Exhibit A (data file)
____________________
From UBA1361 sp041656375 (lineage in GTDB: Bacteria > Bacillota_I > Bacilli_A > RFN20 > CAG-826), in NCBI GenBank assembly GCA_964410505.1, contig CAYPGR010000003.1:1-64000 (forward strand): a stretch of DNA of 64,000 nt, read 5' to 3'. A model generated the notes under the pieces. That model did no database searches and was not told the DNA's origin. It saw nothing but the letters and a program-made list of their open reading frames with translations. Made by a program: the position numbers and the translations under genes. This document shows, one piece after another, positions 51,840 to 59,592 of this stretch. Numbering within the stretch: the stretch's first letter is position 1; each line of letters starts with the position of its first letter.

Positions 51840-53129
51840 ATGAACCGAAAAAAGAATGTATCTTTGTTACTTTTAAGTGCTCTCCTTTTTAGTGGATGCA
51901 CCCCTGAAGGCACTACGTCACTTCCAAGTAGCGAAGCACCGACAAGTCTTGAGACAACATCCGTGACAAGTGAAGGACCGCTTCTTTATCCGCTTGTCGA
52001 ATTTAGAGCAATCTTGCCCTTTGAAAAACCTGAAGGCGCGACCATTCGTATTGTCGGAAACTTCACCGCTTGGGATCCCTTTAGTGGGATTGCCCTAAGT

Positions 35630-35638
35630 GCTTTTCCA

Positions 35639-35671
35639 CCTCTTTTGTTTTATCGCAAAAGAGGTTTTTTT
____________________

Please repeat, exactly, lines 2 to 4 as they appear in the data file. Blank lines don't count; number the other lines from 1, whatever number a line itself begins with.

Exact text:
Positions 51840-53129
51840 ATGAACCGAAAAAAGAATGTATCTTTGTTACTTTTAAGTGCTCTCCTTTTTAGTGGATGCA
51901 CCCCTGAAGGCACTACGTCACTTCCAAGTAGCGAAGCACCGACAAGTCTTGAGACAACATCCGTGACAAGTGAAGGACCGCTTCTTTATCCGCTTGTCGA